Tonight on GeekNights, we consider a topic which should be much more boring than it is: the governance of the Internet, particularly in light of the US's recent refusal to sign a UN treaty related to it. Before that, Rym has further adventures in HVAC, Twitter opens up your tweet history, we lament the "web we lost" and what that really means (hint: an eventual move to a federated replacement for Twitter, or possible to a future G+), we consider the resurgence of an ancient argument about ad blocking (spoiler: if you give me data, I will do with it what I will), and we wonder on the idea that an API could be considered a National Treasure.
Also, ConnectiCon 2013 Panel and Workshop submissions are live! And, we launched a new show! GeekNights Presents. And, we're going to MAGFest! And, you should spread the word on our video content if you want us to make more of it!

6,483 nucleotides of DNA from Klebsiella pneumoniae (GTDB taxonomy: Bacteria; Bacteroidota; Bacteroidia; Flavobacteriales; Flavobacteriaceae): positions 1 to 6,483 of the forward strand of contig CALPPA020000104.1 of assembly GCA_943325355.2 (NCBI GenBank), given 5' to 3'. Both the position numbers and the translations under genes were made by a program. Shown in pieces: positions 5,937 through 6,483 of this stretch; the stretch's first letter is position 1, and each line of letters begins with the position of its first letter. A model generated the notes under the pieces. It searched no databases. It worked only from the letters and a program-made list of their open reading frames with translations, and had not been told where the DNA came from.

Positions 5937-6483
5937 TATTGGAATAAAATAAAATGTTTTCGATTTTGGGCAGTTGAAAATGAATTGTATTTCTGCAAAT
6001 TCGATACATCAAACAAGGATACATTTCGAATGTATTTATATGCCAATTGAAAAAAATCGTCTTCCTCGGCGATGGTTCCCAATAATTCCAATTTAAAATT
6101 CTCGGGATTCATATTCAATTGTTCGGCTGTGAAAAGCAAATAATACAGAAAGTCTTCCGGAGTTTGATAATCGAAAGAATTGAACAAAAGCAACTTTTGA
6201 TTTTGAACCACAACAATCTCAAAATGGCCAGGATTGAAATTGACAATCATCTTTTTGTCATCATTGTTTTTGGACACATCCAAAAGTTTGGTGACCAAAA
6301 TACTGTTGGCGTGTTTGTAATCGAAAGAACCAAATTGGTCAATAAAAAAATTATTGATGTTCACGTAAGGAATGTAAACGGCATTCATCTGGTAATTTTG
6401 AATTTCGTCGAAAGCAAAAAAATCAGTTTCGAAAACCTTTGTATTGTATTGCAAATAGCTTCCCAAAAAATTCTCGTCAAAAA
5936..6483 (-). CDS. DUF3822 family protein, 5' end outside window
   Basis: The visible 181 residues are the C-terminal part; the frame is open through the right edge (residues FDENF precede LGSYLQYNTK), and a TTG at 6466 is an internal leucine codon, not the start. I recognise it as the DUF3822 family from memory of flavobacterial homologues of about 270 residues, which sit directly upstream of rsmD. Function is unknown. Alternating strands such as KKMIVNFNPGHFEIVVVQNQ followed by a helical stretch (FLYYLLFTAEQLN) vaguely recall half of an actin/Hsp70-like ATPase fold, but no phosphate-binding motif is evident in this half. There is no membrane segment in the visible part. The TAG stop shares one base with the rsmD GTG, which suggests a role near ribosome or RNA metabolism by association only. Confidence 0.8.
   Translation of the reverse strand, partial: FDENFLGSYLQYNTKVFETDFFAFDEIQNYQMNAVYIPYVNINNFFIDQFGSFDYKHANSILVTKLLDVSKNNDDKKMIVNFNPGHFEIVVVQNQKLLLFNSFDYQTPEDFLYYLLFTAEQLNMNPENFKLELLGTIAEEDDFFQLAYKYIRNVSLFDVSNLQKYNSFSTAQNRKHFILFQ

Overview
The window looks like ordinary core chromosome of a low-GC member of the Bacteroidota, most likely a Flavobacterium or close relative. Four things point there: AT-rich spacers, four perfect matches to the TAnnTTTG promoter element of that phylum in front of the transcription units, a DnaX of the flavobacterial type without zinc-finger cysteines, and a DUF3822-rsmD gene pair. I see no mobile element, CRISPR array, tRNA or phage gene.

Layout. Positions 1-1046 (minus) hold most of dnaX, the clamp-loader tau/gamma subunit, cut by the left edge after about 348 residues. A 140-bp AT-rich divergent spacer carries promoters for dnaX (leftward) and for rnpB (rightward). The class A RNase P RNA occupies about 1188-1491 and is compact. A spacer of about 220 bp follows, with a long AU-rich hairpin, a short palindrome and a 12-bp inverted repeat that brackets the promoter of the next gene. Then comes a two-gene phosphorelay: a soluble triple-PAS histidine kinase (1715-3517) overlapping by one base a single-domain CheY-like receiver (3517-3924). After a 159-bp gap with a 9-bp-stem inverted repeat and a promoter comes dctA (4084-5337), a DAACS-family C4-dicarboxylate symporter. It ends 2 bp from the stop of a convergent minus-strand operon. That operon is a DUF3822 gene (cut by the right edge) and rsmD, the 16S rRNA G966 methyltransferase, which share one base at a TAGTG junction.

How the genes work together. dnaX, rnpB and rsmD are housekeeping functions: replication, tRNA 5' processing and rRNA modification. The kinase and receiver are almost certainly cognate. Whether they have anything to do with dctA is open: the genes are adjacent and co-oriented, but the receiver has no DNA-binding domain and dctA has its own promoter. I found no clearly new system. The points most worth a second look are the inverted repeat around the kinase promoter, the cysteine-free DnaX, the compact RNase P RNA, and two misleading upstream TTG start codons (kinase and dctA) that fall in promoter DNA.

Tonight on GeekNights, we discuss IRC (Internet Relay Chat), from a historical, functional, and cultural perspective (which we've lectured on before). We also consider the uproar around advertisements in Ubuntu (and its ramifications for the state of Desktop Linux, nevermind the idea that the worst computer users need the best hardware) and Twitter takes a nice tack on copyright takedowns. Rym acquired some delicious Applejack, Gchat never truly replaced AIM/ICQ, and a fox with bombs reminds us to celebrate Guy Fawkes day.
Most importantly, Ponies are coming.
Tonight on GeekNights, we discuss the contribution of code or other assets to Open Source projects, focusing on some of the barriers to doing so (e.g., drama, non-code assets, community issues, and so forth). Also, Amazon engages in full DRM-dickitude, and Italy jails scientists for failing to predict an earthquake (echoing North Carolina's ridiculous proposed anti-science legislation).
Tonight on GeekNights, in light of many interesting revelations about Stuxnet and Flame, including having been signed by quasi-legitimate Microsoft certificates and being well beyond commodity security software vendors' capabilities, we consider government hackers and the future of this sort of "cyber" warfar (though there is actually quite a past as well). But first, a couple of extra satellites the US Government happened to have lying around, ICANN's ludicrous digital archery, the coming disaster of arbitrary TLDs like .lol, and Google having won the case that APIs are not copyrightable.